12. Genevieve11:40 AM

    I like that one of the sets is an inventor's workshop:
    There's also a design studio (take the fashion interest but make it more professional, not just about shopping).
    And I quite like the tree house.  I didn't have legos as a kid, I did have Barbies, and I think I would've liked this tree house set a lot.

  13. Genevieve11:43 AM

    The different size does bug me, because I like the idea of them all getting mixed in together.

  14. The Pathetic Earthling11:49 AM

    Note that the Lego Friends are still partially compatable with standard Lego minifigs: hair can be swapped (although I doubt full size helmets will make it over) and the hands still fit the internal dimension of a stud, so there's nothing a regular minifig can hold that she can't.

    Which means, of course, Lego Friends can have a very bad at the office, too:

  15. christy in nyc11:56 AM

    Yeah I was surprised to find that it's only a 5mm difference in height. It's almost like it's proportional to how much taller most girls are than boys at that age. :)

  16. isaac_spaceman12:27 PM

    I couldn't agree with TPE more if I tried (I haven't tried).  To me, criticizing Lego for rolling this out seems unnecessarily harsh.  Lego is a company that sells toys.  The people at Lego obviously want girls to play with Legos and even seem to want girls to play with Legos on the same terms that boys do.  They are not saying that no girls do that.  But they obviously have figured out that many girls don't, and their job as a company is to sell as many toys as possible.  This is not a company that is trying to force girls into gender roles.  To the contrary, it seems like Lego honestly believes -- and this is to their credit -- that they can try to build a bridge (pun intended) from Pink Princess to standard Lego toys; i.e., that they can teach (or smuggle) a love of Lego engineering to girls who otherwise wouldn't get it from their gendered toys.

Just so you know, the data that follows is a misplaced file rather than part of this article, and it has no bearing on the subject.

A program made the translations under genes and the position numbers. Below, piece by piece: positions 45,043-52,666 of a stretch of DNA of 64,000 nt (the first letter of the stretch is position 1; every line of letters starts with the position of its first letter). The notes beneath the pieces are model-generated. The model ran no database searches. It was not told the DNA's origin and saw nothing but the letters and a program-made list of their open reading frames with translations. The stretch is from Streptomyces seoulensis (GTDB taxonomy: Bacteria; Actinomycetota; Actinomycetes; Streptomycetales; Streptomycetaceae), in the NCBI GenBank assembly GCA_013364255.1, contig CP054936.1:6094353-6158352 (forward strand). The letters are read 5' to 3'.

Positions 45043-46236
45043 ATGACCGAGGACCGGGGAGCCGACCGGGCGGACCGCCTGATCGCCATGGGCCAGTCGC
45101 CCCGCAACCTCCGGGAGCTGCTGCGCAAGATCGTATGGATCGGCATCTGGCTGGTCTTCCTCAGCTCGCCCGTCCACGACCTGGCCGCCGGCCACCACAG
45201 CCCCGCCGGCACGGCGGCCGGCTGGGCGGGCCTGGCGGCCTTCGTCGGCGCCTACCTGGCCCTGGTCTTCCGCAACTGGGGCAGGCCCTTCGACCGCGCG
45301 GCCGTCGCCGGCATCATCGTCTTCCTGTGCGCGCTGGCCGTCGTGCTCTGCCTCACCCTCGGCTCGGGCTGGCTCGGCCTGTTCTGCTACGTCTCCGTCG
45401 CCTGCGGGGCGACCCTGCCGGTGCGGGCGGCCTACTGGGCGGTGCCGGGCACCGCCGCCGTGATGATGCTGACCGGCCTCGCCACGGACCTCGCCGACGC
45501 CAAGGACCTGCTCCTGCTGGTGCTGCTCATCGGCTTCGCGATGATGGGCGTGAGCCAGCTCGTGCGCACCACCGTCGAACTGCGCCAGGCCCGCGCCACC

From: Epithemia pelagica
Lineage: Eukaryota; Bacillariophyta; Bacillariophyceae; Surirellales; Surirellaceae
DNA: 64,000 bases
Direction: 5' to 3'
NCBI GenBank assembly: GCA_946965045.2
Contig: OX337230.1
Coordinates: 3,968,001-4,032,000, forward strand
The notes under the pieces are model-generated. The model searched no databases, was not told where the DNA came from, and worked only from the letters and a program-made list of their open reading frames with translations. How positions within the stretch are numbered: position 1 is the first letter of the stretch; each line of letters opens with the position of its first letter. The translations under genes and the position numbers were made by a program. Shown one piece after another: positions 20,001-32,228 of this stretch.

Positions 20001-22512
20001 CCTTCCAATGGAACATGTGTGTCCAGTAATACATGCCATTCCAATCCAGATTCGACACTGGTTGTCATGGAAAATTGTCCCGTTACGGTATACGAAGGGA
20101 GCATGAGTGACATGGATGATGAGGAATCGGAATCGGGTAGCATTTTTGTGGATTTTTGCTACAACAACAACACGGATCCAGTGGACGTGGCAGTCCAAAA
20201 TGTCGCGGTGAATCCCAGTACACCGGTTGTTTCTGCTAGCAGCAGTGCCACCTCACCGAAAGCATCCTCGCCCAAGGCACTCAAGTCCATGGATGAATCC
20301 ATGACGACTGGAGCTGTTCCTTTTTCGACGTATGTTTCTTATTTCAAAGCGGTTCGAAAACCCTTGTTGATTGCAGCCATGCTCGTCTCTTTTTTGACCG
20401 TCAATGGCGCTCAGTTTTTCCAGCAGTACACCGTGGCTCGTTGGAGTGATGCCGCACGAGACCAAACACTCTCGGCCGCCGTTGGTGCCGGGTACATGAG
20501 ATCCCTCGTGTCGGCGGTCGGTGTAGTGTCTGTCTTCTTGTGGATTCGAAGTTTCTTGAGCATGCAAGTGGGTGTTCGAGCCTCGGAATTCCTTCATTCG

As for Stephanie Cole's argument that she speaks from experience when she says girls like Legos:  (1) many girls do, no doubt; and (2) obviously Lego has better information about how many do and how many don't, and if it thought it were selling enough Legos to girls, it wouldn't have done this.  Generally, when someone's evidence consists of "trust me, I know," I proceed with skepticism. 

    Lego has to do what's best for Lego, and you can't criticize Lego for rolling this out any more than you can criticize Pantone for making pink paint. 

  17. What concerns me is the idea that once you market these as "girl Legos," then you're steering all girls away from the harder-to-build, more complex, classic Lego sets.  You may not just be accommodating those girls who need the bridge but also reifying different treatment (and talents) for the rest.  

    The question for Lego is "what toys would girls like to build?"  The question for the rest of us is "what kind of girls is Lego building through marketing these toys?"

  18. The Pathetic Earthling1:46 PM

    Hopefully, this is a gateway drug.  To me, I always figured the right approach to encouraging girls to pursue science and engineering was to give them a fair chance to be exposed to it and if it takes, great.  And if it doesn't, fine.  I think this does that.  Some girls are going to go straight for the normal Legos, some girls will not be interested in Legos at all, and some girls will be interested in these Lego Friends legos, but some girls will be exposed to Lego through Lego Friends and find their way to regular Lego.  It's for that last group that this needs no excuse.